Introduction to SA Bonsai
Monkey-thorn, Apiesdoring Bonsai

Bonsai is a living art form. Growing bonsai is an all-consuming hobby. Bonsai was started by the Chinese more than a thousand years ago, but was adopted into the culture of the Japanese and then perfected into the art of bonsai as we know it today.

The term bonsai is derived from Bon-Sai, Bon being the Japanese word for “tray”, while Sai translated as “planting”. The word “bonsai” is both singular and plural in its usage.

Bonsai are kept outdoors throughout the year, with only brief display indoors to show off flowers or leaf coloring. Bonsai must be kept damp; it is only a myth that Bonsai must get water once a week.

For many centuries the Japanese Bonsai masters refined the techniques of the art of Bonsai to a point where an aged specimen was considered to be a prised family heirloom.

Bonsai was little known in South Africa +/-60 years ago, but thanks to a few South Africans like Charles Ceronio, Johan Ras, Eddie Van der Westhuizen, Hennie Smit and many more Bonsai started in South Africa in 1960, The Pretoria Bonsai Kay was formed in 1968 and was the first club in South Africa.

Thanks to these pioneers South African Bonsai can at any time be compared to the rest of the world. South Africa is the only country in the world that have our own Bonsai styles and is recognized by the Japanese Bonsai Masters.

“The art of Bonsai is much more than just planting a tree in a pot. There must be a feeling, a love for nature, especially a love for trees, and a state of mind which gives great contentment and a fulfilment in creating your own Bonsai” By Doug Hall.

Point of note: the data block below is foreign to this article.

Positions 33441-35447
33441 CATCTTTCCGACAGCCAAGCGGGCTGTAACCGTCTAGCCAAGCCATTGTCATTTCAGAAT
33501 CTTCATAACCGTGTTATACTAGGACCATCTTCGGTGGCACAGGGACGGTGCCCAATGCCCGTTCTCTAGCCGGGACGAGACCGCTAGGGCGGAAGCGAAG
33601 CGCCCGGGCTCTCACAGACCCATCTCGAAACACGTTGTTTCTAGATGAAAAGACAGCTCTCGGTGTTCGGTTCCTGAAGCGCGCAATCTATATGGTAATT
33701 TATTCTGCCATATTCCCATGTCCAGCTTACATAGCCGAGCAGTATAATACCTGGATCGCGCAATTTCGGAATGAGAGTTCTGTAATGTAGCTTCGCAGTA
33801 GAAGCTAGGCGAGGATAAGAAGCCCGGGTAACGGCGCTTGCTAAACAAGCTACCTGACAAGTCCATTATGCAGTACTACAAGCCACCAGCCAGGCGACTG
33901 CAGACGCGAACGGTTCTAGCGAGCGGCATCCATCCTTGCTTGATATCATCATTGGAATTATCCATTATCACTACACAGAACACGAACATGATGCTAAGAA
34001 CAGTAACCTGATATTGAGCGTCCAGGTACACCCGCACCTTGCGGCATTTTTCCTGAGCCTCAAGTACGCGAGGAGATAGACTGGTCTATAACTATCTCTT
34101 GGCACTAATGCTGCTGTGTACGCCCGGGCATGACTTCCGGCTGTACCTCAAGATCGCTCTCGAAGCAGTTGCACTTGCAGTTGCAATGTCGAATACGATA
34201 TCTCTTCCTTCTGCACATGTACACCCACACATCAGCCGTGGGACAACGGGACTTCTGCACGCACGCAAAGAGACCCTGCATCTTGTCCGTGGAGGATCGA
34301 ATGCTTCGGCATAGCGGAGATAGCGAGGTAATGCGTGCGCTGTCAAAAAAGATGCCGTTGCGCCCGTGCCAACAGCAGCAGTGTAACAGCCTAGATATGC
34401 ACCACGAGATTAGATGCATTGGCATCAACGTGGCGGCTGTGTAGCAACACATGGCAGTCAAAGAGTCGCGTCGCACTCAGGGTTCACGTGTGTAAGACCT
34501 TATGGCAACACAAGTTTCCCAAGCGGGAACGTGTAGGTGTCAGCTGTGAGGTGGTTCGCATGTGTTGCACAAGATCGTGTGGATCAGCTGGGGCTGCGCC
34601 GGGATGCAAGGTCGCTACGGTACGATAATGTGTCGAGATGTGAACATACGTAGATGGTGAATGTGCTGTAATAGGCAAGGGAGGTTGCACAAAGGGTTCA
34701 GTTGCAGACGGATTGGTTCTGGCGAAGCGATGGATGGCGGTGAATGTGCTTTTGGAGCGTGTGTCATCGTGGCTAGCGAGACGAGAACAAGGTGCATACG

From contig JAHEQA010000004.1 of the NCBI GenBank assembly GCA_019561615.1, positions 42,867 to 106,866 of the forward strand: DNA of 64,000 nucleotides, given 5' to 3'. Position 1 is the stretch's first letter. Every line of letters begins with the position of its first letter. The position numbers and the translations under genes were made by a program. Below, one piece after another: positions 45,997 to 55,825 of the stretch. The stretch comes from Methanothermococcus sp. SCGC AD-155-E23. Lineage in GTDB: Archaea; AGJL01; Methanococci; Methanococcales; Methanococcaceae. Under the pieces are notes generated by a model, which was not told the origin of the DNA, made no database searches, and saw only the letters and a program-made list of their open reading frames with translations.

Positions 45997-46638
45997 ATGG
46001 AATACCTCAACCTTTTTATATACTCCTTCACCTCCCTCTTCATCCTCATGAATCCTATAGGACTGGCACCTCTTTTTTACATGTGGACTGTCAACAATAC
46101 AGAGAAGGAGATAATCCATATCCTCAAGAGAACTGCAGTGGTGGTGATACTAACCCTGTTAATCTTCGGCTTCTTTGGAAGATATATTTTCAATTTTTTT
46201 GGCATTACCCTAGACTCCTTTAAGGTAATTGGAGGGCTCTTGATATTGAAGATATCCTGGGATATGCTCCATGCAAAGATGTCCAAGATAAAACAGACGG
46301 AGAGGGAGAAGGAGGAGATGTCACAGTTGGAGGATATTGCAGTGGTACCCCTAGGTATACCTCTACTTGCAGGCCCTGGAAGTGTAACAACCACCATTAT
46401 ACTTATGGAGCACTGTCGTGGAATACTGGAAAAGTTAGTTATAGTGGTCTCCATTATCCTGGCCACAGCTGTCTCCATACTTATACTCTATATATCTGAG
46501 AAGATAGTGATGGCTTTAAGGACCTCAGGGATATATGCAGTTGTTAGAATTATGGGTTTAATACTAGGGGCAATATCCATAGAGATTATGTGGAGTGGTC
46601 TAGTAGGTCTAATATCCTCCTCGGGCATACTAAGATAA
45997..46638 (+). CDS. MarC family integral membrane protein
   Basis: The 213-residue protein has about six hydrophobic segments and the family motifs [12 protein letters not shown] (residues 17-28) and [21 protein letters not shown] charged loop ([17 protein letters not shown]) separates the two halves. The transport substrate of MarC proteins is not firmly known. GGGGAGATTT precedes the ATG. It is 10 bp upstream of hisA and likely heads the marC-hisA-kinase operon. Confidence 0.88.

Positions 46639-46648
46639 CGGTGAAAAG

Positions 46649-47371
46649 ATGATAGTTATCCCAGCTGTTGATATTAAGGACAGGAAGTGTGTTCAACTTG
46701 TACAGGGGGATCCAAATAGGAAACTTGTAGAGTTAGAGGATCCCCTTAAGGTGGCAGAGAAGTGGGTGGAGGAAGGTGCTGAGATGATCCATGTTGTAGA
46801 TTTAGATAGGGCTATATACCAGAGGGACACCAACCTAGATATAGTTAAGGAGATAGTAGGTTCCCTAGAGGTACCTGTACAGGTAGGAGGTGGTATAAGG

A bonsai is neither a dwarf variety, nor is it a tree miniaturized by means of magic. Keeping the roots confined in a pot assists with mobility and allows for a unified composition but that is not what keeps a bonsai small and beautiful, either. The size, shape and attractiveness of a bonsai is entirely dependent upon its owner’s dedication to its daily care and his or her taste and artistic ability.

Bonsai is not a hobby for the rich and leisured, but it does involve some expense and demands considerable time and commitment if one is to be successful.

A selection of the tools used in bonsai, ranging from ordinary household items to a few highly specialized implements.

A group of professional bonsai gardeners from Tokyo immigrated to Omiya after the Great Kanto Earthquake in 1923, in search of spacious land, suitable for making bonsai. Omiya Bonsai Village was established in 1925. In 1935, there were about 30 bonsai gardens. After the war of World War II, Omiya Bonsai Village has become popular so that VIPs all over the world and many tourists have visited. The 1st World Bonsai Convention was held in Omiya city (present Saitama city), demonstration and workshop etc. are held and it succeeds.

Try out the techniques for yourself (if you kill a few trees, don’t worry – we’ve all done that!). Above all, have fun – that’s what bonsai is all about.

Thank you Colin Lewis and late Charles Ceronio for allowing me to make use of some of your content.  Thanks to the late Boet Strauss for teaching me.

Blue Spruce (Han-Kengai) From Colin Lewis


Started playing with Bonsai trees from 1978

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